- Associated Press - Wednesday, December 1, 2010

BERLIN | The leaders of Berlin’s Jewish community set up a 20-foot tall menorah for Hanukkah on Wednesday against the backdrop of one of Germany’s most historically important symbols, the Brandenburg Gate.

Eight rabbis huddled against a bitter wind to set up the large, metal menorah holding nine candles in the central square, as they have every year since 2003.

“This square represents Germany like the Statue of Liberty represents America,” Rabbi Yehuda Teichtal told the Associated Press. “Therefore, it has great meaning to us at this very spot that was once the essence of darkness and evil to set a tone of light.”

Hanukkah marks the rededication of the Holy Temple in Jerusalem in the second century B.C. and the miracle of a smidge of found oil lasting eight days. It began this year at sundown Wednesday.

The Brandenburg Gate has been the backdrop for anti-Semitic rallies held by Nazi soldiers and the Berlin Wall that divided the city for decades.

More than 200,000 German Jews, and 6 million across Europe, perished in the Holocaust. By the end of World War II in 1945, just 10,000 to 15,000 Jews remained in Germany.

Recent government policies have seen the number of Jews here swell to 200,000 - still a minority in a country of 82 million, but one that has become increasingly vibrant as a younger generation seeks to define itself.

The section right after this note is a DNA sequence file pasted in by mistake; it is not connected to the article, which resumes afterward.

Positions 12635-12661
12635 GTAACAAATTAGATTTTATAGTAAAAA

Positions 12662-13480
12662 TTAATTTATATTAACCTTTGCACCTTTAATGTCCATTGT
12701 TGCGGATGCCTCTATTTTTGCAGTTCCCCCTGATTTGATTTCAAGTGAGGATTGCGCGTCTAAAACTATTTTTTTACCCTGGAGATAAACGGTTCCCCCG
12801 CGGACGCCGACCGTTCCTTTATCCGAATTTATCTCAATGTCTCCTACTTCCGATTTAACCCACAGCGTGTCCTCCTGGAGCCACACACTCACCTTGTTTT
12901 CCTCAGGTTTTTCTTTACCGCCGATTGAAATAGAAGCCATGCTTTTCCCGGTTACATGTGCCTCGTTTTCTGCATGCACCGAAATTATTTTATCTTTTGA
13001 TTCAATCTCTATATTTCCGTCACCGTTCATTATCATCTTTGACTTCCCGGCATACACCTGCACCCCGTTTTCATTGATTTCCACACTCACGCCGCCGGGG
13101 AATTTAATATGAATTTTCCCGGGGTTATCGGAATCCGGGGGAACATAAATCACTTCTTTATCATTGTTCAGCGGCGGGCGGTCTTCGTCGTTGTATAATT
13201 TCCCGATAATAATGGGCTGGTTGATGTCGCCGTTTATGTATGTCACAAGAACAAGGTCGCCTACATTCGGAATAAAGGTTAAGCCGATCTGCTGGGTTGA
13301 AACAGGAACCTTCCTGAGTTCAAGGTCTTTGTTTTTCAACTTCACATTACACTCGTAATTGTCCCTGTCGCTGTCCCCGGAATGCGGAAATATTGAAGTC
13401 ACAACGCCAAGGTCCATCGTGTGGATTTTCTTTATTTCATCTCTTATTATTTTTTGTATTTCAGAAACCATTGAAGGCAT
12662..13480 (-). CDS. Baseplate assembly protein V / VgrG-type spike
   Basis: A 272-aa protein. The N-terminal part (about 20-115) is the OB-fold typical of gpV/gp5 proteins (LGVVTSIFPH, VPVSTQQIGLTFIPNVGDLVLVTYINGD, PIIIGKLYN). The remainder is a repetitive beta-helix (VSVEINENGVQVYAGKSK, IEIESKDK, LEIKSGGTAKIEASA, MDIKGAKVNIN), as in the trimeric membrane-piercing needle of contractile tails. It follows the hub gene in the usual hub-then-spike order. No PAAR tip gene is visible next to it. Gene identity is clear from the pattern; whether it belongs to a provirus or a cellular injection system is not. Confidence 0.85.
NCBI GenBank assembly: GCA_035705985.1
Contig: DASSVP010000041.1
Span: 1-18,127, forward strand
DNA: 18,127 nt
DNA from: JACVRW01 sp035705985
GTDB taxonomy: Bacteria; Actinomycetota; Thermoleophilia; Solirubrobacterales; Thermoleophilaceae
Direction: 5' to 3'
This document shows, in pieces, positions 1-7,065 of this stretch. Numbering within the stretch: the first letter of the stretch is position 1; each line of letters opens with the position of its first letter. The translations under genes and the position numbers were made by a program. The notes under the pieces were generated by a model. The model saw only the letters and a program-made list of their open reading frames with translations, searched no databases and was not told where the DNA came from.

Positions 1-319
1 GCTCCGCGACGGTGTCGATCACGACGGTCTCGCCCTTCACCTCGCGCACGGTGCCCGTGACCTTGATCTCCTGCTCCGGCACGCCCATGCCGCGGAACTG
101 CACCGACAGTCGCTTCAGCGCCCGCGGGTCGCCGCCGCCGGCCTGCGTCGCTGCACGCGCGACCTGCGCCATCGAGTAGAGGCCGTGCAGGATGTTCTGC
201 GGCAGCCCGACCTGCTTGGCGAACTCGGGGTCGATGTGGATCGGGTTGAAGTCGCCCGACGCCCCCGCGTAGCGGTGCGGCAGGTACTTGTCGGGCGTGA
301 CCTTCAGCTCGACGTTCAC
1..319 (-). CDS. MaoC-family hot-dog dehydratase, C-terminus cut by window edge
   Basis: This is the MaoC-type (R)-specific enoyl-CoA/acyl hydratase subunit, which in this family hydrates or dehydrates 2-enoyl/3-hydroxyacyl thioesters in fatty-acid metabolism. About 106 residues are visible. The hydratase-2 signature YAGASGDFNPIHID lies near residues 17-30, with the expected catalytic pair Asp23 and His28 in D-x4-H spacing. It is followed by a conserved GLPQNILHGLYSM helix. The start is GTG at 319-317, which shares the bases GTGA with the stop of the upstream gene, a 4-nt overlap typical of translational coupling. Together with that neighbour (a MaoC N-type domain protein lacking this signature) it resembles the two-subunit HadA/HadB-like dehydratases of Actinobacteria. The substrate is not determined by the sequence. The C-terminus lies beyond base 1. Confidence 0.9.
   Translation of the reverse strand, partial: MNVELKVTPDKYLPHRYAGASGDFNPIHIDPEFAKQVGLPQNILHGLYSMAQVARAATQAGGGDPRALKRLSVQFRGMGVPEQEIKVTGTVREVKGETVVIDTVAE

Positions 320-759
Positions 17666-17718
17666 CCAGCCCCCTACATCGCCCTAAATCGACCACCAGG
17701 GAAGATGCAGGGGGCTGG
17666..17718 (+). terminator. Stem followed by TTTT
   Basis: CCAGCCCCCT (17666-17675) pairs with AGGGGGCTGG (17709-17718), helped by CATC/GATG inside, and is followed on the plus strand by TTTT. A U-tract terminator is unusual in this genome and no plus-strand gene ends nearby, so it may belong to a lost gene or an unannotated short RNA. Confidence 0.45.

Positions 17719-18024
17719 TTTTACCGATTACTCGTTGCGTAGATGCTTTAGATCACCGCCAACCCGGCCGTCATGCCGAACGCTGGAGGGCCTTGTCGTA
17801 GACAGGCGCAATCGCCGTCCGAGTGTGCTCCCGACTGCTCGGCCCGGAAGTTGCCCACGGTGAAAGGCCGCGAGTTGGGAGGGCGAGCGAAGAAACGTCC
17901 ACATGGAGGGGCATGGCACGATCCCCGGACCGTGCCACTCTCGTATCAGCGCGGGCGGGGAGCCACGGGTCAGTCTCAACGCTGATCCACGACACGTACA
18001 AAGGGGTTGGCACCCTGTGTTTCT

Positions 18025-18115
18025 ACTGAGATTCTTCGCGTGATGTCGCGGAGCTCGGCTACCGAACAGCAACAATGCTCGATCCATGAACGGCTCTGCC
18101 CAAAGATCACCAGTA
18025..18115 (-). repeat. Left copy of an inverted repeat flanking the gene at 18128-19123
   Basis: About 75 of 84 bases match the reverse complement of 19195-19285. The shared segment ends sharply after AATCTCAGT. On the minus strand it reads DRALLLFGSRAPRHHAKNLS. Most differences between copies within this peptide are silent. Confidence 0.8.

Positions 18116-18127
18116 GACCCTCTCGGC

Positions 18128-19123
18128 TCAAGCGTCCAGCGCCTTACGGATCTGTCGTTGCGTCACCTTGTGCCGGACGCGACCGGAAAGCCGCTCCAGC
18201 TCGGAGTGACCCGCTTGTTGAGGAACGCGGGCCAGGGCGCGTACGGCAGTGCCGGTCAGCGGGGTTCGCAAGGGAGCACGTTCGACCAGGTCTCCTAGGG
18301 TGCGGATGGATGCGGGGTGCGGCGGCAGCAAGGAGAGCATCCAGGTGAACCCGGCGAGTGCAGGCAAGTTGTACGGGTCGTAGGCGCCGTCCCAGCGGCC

The newly elected president of Germany’s Council of Jews, Dieter Graumann, told the daily Tageszeitung that Germany’s aging Jewish community needs to attract younger people and ensure that the Holocaust “should not be the only cement holding Jews together.”

The menorah is stationed next to a 56-foot-high decorated Christmas tree erected last week. The frigid 16-degree weather discouraged large crowds from gathering at the ceremony, though many tourists - including a group of schoolchildren and a woman dressed as a reindeer - stopped to watch.

But Mr. Teichtal isn’t worried, reminding visitors there is quite a large crowd they just can’t see.

“We feel that there are 6 million Jewish souls looking down on us in heaven and saying, ‘Way to go. Answer them with light, do good deeds and involve the people,’ ” he said.

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